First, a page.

Can Artificial Intelligence Help Pinch Poachers?
From elephants and rhinos to sea turtles and lemurs, poaching is quickly driving many endangered species to the brink of extinction. Often, governments and activists struggle to effectively monitor vast expanses of land for handfuls of poachers who travel at night. So what if artificial intelligence did it for them?
In South Africa, conservationists were making no headway on preventing rampant rhino poaching. Hluhluwe–iMfolozi Park, the “birthplace of rhinos,” was a particular hotspot, logging hundreds of dead rhinos in a single year. So Peace Parks Foundation, a conservation nonprofit, set its sights on improving the situation in the park with the help of AI researchers from Microsoft.
“The exponential increase in rhino poaching in South Africa has radically transformed the conservation environment,” said the CEO of Peace Parks Foundation, Werner Myburgh. “Rangers and conservation agencies are scrambling to respond in a timely manner on already stretched resources.”
The Foundation and Microsoft set to work in May 2018. The goal was to use an integrated, high-tech approach to identify poachers through camera imagery.
There were a number of challenges. The dataset was large and imbalanced, with tens of thousands of images – the vast majority absent any relevant people, vehicles or animals. They had to work in both color and grayscale, for night vision. The resolution was low and distorted. The developers also had to work within tight constraints: the system had to work quickly, and false negatives were more or less unacceptable, but too many false positives would render the system useless when allocating limited resources.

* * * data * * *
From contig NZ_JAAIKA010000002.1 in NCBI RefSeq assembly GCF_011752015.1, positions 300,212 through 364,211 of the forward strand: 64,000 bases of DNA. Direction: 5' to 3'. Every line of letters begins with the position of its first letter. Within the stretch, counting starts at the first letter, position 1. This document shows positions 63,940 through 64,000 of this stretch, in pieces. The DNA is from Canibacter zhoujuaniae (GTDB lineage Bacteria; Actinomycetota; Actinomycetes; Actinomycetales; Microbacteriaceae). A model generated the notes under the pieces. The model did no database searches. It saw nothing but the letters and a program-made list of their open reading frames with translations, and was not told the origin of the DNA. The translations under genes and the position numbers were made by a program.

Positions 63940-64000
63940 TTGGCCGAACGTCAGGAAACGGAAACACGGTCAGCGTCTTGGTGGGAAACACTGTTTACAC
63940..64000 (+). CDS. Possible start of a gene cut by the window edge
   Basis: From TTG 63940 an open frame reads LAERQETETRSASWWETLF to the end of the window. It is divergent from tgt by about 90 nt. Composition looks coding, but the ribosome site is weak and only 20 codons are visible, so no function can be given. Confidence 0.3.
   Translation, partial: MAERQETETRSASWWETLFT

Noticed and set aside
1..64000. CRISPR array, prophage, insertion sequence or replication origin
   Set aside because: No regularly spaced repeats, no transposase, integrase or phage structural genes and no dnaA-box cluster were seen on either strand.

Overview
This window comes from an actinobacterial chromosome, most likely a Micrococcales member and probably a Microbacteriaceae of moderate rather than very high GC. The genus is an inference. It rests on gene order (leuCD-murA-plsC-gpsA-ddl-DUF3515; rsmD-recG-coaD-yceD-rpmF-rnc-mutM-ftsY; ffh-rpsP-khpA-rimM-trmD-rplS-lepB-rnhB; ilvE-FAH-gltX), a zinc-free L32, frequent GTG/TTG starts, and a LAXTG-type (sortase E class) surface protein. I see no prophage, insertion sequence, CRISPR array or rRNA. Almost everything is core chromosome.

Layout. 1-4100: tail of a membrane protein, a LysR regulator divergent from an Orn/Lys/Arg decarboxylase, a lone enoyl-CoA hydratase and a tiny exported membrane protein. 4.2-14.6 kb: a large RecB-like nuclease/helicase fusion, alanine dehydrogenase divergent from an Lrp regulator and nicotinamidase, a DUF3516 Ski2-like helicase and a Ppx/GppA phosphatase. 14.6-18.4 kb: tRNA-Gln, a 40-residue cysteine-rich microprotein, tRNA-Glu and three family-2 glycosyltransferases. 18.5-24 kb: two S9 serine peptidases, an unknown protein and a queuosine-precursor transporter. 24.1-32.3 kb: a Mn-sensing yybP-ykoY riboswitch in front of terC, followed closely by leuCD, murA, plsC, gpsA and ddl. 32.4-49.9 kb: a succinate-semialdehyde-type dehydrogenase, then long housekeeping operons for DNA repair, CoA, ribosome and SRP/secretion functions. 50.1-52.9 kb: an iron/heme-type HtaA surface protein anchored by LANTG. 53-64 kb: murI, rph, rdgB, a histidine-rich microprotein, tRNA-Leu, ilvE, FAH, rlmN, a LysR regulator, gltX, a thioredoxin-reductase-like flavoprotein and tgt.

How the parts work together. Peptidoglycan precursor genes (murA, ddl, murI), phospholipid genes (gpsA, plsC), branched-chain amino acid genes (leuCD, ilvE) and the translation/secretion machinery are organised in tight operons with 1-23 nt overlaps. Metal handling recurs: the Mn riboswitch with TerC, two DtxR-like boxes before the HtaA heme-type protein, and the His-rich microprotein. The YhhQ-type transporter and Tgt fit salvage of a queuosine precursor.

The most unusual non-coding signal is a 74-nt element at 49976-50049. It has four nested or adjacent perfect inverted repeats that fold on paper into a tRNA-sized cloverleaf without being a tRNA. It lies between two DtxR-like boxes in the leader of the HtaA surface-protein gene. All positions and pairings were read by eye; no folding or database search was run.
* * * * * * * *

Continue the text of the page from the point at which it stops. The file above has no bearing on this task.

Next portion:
The developers settled on RetinaNet, an object identification model developed by Facebook AI Research (FAIR), which they found satisfied the necessary performance and inference time requirements. By March 2019, they had deployed their new, cutting-edge anti-poaching technology infrastructure in the park. Remote cameras placed at poaching hotspots began feeding tens of thousands of images to a central “nerve center” within the park. From there, the images were scanned by Microsoft Azure-based artificial intelligence. If a potential poacher was identified by the AI, an alert was sent to park rangers.
“Within a period of just over three months, more than 25,000 images were received by in-field cameras,” said Doug Gillings, programme manager at Peace Parks Foundation. “Using Azure’s AI scanning capabilities, the system was able to return less than 1,300 images that were relevant in terms of potential human incursion, preventing the team from being overwhelmed by an influx of data.”
The researchers don’t plan to stop there. Current plans involve collecting more data from more camera traps, adding sound sensors (for gunshots) and thermal cameras, using on-device model inference and improving patrol routes.
“I think the main takeaway for us is to celebrate that technology is now at the point where each and every one of us can do impactful projects and make a real difference,” said Olga Liakhovich, principal data and applied scientist at Microsoft, at KDD 2019. “We have not done any super sophisticated things in here; we use the state-of-the-art models that are published by the community and open source, and feed the data into them to see what goes best. So just go ahead and do this.”